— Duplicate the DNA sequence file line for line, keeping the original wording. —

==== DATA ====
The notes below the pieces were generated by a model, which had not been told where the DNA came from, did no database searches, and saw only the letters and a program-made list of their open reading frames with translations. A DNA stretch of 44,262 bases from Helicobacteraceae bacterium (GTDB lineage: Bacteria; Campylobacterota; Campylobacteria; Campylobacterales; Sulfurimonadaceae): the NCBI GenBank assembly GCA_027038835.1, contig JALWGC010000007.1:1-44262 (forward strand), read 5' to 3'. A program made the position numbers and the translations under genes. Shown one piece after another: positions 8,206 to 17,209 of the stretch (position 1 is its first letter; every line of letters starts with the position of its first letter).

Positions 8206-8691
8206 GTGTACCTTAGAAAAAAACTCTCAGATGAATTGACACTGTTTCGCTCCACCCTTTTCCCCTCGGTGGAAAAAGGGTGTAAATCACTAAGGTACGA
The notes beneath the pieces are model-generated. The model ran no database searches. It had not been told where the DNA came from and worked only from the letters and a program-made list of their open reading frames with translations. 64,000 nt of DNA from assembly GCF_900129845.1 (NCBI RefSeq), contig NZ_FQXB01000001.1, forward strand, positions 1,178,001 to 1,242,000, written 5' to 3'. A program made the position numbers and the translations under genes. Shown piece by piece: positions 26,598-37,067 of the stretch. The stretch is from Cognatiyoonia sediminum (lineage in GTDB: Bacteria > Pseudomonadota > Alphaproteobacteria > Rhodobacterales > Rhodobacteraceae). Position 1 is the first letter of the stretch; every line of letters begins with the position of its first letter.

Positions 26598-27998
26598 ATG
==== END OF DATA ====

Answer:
The notes below the pieces were generated by a model, which had not been told where the DNA came from, did no database searches, and saw only the letters and a program-made list of their open reading frames with translations. A DNA stretch of 44,262 bases from Helicobacteraceae bacterium (GTDB lineage: Bacteria; Campylobacterota; Campylobacteria; Campylobacterales; Sulfurimonadaceae): the NCBI GenBank assembly GCA_027038835.1, contig JALWGC010000007.1:1-44262 (forward strand), read 5' to 3'. A program made the position numbers and the translations under genes. Shown one piece after another: positions 8,206 to 17,209 of the stretch (position 1 is its first letter; every line of letters starts with the position of its first letter).

Positions 8206-8691
8206 GTGTACCTTAGAAAAAAACTCTCAGATGAATTGACACTGTTTCGCTCCACCCTTTTCCCCTCGGTGGAAAAAGGGTGTAAATCACTAAGGTACGA
The notes beneath the pieces are model-generated. The model ran no database searches. It had not been told where the DNA came from and worked only from the letters and a program-made list of their open reading frames with translations. 64,000 nt of DNA from assembly GCF_900129845.1 (NCBI RefSeq), contig NZ_FQXB01000001.1, forward strand, positions 1,178,001 to 1,242,000, written 5' to 3'. A program made the position numbers and the translations under genes. Shown piece by piece: positions 26,598-37,067 of the stretch. The stretch is from Cognatiyoonia sediminum (lineage in GTDB: Bacteria > Pseudomonadota > Alphaproteobacteria > Rhodobacterales > Rhodobacteraceae). Position 1 is the first letter of the stretch; every line of letters begins with the position of its first letter.

Positions 26598-27998
26598 ATG